Rapid City man found guilty in murder-for-hire plot
UPDATE: The jury has found William Thoman guilty in the murder-for-hire plot against his late wife’s doctor.
NewsCenter1 will continue to update the story as details become available.
RAPID CITY, S.D. — Jury deliberations are underway in the case against William Thoman, the Rapid City man accused of trying to hire someone to kill a Regional Health doctor.
The jury of five women and seven men began deliberating at about 1 p.m. Thursday afternoon.
Before determining guilt or innocence, the jury has been instructed to decide what crime was committed — whether it was when Thoman asked for a gun or when he asked for a hit man.
In their closing arguments Thursday, the prosecution and defense portrayed the Rapid City man two different ways; both sides focused on whether Thoman had the intent of plotting to kill the doctor who treated his wife of cancer.
In deciding intent, Trevor Thielen with the Attorney General’s Office who is prosecuting the case, said Thoman’s words and actions “went beyond grief.”
According to the prosecution, the crime was committed when Thoman asked key witness, Ken Jones, to get ahold of a “hit man,” while referencing a gun multiple times. Thoman has admitted to law enforcement that he had guns in his home. But according to the state, he didn’t possess a smaller gun that would allow him to get “close and personal” to the doctor.
Thielen cited the witness’s reaction to Thoman saying he wanted to go after the doctor with a shotgun, to which the witness responded “You just can’t say that.”
The defense, led by Ellery Grey, began closing statements by characterizing Thoman as a “cantankerous old man who talks without a filter,” not a man who worked with criminal intent. He argued Thoman’s actions spoke louder than words.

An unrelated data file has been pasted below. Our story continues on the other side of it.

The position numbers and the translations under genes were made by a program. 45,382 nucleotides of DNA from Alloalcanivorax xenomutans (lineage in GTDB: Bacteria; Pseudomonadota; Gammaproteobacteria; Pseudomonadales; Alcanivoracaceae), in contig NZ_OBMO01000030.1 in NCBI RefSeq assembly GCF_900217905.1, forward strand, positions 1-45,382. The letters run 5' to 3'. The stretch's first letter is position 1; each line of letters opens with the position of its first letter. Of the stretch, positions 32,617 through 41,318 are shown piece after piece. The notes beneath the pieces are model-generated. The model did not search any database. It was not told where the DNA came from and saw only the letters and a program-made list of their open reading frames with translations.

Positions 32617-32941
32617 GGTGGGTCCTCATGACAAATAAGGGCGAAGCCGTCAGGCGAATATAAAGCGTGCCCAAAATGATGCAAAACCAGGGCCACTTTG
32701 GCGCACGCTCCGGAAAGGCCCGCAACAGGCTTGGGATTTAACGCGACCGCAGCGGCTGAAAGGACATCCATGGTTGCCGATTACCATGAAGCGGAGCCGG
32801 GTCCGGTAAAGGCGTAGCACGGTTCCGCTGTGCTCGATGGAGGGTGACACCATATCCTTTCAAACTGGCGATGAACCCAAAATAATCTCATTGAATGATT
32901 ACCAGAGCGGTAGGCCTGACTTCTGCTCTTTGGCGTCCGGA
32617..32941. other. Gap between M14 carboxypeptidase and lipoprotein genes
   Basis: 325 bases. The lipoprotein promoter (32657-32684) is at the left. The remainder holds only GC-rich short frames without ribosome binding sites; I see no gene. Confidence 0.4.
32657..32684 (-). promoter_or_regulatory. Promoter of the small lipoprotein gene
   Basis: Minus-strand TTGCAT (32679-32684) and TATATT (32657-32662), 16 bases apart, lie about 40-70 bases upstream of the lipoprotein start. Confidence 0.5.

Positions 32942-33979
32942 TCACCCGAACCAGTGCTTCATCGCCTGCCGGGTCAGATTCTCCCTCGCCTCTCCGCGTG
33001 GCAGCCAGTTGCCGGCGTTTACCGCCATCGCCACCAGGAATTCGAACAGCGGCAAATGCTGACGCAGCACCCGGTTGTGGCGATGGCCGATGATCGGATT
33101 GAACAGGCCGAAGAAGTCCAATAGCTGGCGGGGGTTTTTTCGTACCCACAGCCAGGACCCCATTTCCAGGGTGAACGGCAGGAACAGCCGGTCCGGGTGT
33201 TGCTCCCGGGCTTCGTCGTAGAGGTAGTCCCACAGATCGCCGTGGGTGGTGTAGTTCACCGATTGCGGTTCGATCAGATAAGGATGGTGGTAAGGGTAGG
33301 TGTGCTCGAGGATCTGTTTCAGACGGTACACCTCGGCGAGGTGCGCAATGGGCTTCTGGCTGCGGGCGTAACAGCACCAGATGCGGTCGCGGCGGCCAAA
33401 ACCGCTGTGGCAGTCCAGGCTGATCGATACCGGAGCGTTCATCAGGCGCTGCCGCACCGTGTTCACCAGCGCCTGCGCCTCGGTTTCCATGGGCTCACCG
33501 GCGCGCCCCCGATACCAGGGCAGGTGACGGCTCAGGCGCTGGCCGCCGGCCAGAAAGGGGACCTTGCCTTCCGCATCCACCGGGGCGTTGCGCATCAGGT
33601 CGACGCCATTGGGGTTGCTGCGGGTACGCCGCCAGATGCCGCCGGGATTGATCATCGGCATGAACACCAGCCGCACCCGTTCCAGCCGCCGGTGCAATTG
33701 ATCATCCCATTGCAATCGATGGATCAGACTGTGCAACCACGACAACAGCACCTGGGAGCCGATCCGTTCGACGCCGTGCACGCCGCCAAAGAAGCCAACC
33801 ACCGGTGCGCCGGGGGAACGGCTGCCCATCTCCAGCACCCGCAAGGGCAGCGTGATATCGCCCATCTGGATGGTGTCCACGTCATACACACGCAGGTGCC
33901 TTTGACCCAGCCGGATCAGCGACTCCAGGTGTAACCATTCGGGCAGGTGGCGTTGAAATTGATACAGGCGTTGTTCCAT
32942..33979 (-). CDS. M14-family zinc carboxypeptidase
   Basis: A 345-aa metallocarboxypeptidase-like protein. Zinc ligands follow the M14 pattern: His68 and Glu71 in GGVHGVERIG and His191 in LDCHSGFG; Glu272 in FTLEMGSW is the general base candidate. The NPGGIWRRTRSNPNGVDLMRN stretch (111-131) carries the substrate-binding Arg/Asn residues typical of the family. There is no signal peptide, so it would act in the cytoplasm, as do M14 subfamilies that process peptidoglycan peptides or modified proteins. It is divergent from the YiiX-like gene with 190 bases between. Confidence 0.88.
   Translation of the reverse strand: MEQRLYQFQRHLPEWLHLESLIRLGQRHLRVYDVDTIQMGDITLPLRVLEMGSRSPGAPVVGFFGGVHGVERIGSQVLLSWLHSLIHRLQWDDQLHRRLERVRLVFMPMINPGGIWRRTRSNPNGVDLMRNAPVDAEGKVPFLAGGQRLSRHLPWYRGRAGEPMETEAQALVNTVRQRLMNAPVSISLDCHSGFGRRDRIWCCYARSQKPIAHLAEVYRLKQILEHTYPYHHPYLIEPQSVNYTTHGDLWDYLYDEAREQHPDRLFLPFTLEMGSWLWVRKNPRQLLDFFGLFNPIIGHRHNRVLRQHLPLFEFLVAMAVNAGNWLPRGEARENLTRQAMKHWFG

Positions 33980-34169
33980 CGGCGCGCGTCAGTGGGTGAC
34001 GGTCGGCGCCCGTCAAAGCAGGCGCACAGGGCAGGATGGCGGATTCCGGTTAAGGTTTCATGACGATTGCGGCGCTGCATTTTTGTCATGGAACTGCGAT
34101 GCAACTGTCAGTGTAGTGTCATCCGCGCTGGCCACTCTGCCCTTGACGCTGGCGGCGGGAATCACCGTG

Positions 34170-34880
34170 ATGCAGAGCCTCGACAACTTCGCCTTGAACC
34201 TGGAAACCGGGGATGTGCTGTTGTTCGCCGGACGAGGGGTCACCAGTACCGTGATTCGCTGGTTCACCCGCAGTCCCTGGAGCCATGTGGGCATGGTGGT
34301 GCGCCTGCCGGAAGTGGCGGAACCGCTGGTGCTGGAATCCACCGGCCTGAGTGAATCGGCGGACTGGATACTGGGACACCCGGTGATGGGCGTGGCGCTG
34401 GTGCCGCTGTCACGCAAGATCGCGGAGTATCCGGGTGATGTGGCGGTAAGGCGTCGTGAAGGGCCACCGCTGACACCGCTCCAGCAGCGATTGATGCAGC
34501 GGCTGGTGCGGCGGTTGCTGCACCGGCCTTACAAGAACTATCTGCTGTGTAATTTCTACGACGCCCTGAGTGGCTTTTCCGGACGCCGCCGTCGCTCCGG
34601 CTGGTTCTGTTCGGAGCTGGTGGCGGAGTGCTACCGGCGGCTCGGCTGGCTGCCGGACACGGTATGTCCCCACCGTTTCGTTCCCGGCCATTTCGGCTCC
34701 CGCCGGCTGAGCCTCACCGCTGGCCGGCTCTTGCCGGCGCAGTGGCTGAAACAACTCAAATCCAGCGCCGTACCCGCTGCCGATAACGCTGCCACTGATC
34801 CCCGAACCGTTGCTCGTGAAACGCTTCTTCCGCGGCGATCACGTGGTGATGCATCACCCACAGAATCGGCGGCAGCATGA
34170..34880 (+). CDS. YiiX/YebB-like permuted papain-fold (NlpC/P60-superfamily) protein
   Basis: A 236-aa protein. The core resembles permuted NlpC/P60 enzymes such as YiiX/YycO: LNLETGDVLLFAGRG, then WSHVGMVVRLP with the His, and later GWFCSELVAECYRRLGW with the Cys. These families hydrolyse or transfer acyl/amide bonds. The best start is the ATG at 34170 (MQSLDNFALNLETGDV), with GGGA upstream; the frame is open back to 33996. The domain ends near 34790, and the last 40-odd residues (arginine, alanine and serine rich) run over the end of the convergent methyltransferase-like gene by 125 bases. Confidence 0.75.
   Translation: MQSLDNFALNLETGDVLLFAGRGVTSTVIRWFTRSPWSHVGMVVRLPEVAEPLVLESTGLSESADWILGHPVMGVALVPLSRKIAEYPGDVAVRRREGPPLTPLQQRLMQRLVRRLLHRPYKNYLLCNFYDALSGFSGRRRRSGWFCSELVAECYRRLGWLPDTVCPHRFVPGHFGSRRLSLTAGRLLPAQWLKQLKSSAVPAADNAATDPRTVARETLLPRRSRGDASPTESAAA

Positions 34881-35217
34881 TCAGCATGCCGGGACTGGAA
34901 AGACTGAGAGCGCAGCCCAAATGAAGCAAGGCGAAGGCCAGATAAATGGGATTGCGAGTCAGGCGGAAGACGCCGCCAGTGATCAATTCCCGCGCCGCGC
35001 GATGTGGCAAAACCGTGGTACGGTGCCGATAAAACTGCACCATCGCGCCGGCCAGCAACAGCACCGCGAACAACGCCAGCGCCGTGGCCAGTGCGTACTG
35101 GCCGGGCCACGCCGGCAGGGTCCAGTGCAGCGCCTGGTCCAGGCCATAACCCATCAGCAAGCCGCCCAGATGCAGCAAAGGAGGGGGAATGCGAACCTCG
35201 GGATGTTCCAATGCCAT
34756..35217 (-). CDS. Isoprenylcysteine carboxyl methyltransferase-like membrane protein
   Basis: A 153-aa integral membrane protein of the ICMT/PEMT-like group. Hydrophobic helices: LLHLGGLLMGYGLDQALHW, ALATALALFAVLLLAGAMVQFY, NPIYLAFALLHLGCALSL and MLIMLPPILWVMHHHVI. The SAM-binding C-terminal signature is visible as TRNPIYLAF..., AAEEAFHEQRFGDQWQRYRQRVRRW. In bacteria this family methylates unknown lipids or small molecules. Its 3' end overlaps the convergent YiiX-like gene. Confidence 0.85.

While Thoman made statements of wanting to kill the doctor either with a gun or running him over in the car, Grey pointed out a gun had not been produced nor did Thoman have a reliable vehicle. Grey argued the lack of a produced gun or hit man in the case shows Thoman “was just venting” out of grief for his wife.
Thoman is accused in a separate case of inquiring in jail about how to “get rid of” a Rapid City Judge and the key witness in the first case.
The state argued that Thoman is displaying a pattern; from first finding out there was no evidence the doctor treating his wife did anything medically wrong to then failing to successfully file a lawsuit against the Rapid City Judge for not lowering his bond. In both cases, the state claims, Thoman sought violent responses.
Two jail informants who took the stand earlier in the week told the court that Thoman’s references to the judge and witness were “repetitious and tiresome.”
On the other hand, the defense both questioned the credibility of the informants and said the second case has nothing to do with the first, reiterating their characterization of Thoman as a cantankerous old man.
If Thoman is found guilty of attempted first-degree murder, he could face a maximum sentence of 25 years in prison. If he is convicted of criminal solicitation, he could face up to 50 years in prison.
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